Shot? Stabbed? Don't Wait For an Ambulance
You have to act fast in an emergency. Sometimes, that means taking the situation into your own hands. That's especially true if someone is shot or stabbed — it's probably better to drive them to the hospital yourself. Yes, really. In September 2017, a study found that trauma victims who take an ambulance are actually more likely to die from their injuries.
I'm Shot! Call An Uber!
For the study, Johns Hopkins University researcher Dr. Elliot Haut and his colleagues used data from the American College of Surgeons National Trauma Data Bank, the nation's largest registry of trauma data. They looked at information about more than 100,000 patients aged 16 or older who went to the emergency room for a gunshot or stab wound anytime from 2010 through 2012. The examples came from nearly 300 trauma centers across the nation.
They found that of the gunshot victims who came to the E.R. via ambulance, 19.3 percent died of their injuries compared to only 4.5 percent who came in a private vehicle. The same was true of stab victims: the ones arriving by ambulance suffered a 2.9 percent mortality rate as compared to only 0.2 percent by car.
When the researchers adjusted for injury severity, they found that overall, patients with "penetrating injuries" like gunshot or stab wounds were a whopping 62 percent less likely to die when they took a private vehicle than when they took an ambulance. So maybe Lyft is better than catching a lift with the paramedics.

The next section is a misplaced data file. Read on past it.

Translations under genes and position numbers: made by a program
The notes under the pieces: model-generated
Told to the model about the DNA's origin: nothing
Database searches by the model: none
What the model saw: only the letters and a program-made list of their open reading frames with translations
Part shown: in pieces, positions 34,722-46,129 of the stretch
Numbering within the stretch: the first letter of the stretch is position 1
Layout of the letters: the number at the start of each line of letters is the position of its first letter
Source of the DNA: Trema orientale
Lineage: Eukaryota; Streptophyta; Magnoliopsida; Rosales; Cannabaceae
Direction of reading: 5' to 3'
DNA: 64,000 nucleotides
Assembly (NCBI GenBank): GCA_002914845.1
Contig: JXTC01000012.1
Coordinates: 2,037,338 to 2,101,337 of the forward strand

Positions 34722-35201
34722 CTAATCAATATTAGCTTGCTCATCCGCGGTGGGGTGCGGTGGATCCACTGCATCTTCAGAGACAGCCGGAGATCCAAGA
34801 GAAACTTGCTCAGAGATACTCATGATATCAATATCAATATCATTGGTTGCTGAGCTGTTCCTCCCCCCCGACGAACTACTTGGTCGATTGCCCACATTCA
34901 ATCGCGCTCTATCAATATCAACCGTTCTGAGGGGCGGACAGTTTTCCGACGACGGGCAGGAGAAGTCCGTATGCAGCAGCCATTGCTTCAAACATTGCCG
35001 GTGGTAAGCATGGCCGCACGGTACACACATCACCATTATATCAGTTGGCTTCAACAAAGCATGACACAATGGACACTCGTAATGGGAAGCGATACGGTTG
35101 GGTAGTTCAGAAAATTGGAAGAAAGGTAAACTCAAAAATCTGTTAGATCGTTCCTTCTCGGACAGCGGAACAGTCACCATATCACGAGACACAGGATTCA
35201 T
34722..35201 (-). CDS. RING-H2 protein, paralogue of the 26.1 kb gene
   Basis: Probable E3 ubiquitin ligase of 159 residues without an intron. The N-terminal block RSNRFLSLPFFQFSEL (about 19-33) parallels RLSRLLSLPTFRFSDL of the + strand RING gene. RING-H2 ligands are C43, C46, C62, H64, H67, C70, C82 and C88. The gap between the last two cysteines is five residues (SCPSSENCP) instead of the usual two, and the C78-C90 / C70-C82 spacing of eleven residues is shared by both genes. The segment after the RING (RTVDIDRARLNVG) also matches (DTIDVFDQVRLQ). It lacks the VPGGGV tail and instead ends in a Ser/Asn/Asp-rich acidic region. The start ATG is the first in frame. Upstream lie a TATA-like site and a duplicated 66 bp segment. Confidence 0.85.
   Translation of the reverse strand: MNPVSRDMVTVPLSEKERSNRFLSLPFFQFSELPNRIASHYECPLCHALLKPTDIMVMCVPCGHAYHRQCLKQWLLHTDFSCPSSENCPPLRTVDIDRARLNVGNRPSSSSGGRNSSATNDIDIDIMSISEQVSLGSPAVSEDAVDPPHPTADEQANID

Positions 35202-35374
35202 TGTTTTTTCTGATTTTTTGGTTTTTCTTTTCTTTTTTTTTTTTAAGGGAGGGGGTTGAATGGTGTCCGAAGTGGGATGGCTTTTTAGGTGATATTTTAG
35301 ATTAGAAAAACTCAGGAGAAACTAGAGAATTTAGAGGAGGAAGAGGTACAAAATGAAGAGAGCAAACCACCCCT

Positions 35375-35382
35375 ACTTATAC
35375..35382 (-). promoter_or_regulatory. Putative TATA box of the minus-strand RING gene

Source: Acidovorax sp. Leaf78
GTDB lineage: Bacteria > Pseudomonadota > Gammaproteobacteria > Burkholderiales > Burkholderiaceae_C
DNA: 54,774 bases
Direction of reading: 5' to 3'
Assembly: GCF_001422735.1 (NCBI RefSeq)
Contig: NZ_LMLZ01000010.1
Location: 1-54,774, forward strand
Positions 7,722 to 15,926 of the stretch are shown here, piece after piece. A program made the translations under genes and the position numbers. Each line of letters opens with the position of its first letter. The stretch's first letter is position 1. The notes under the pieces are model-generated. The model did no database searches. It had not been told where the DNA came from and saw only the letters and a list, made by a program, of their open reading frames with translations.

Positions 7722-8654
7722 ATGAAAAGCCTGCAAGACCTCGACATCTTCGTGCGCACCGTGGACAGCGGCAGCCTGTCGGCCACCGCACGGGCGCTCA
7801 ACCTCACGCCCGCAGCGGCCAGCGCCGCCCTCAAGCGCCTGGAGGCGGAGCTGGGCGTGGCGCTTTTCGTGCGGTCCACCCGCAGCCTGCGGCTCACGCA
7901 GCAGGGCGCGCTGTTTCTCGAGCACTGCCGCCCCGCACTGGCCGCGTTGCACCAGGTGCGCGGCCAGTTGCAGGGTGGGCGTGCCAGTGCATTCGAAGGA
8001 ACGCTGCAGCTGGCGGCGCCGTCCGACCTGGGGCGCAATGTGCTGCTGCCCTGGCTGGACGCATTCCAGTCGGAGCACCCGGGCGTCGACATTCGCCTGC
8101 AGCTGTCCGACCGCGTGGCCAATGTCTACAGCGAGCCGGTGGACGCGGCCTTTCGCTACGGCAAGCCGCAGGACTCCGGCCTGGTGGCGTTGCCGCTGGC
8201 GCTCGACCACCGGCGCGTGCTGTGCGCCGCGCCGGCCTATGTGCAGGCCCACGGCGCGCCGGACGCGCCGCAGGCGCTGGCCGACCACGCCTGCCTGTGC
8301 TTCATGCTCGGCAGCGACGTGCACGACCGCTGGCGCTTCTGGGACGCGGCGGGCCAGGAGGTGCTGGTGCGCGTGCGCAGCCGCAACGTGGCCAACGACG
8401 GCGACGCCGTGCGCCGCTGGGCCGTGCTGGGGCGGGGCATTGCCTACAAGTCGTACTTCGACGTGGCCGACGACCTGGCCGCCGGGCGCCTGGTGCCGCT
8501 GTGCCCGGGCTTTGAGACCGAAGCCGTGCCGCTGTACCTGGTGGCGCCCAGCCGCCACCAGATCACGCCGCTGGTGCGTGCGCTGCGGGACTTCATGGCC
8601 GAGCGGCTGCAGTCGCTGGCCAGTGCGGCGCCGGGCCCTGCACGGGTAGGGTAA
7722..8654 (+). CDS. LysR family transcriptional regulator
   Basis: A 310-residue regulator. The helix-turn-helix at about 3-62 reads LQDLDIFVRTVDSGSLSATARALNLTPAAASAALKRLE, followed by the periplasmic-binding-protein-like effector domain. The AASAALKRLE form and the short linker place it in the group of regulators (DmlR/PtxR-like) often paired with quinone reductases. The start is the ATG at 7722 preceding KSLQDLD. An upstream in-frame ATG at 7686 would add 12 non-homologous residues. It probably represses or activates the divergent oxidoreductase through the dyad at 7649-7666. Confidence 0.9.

Time Keeps On Slippin'
How can this be? While emergency personnel are trained and have the equipment to deal with all sorts of medical emergencies, trauma is different. When you're bleeding, time is of the essence. You need to do whatever you can to get to the emergency room as quickly as possible. Previous research backs this up: when EMS workers take the time to immobilize the spines of patients with penetrating injuries by putting on a cervical collar and securing them to a board — something that's standard procedure in some parts of the U.S., not to mention most medical dramas — they increase the patients' chances of dying significantly, without much benefit.
Dr. Haut, also an author on that study, concludes that "if someone is stabbed ... what we do for them and how fast we do it make a huge difference. That time difference in getting them to the hospital for treatment may make the difference between life and death."
Despite the warnings about ambulances, if you or someone around you is shot or stabbed, you should call 911. "For certain types of injury, it might be best to call the police, Uber or a cab — however you can get to the trauma center fastest," Haut says.
In the meantime, do what you can. If there's no head, neck, or spine injury, lay the person on their back with their legs elevated about a foot (30 cm) in the air. Don't attempt to remove any embedded objects from the wound. Finally, if you can, tie fabric around the injury to minimize blood loss. Then book it to the hospital like your life depends on it — because in this case, it does.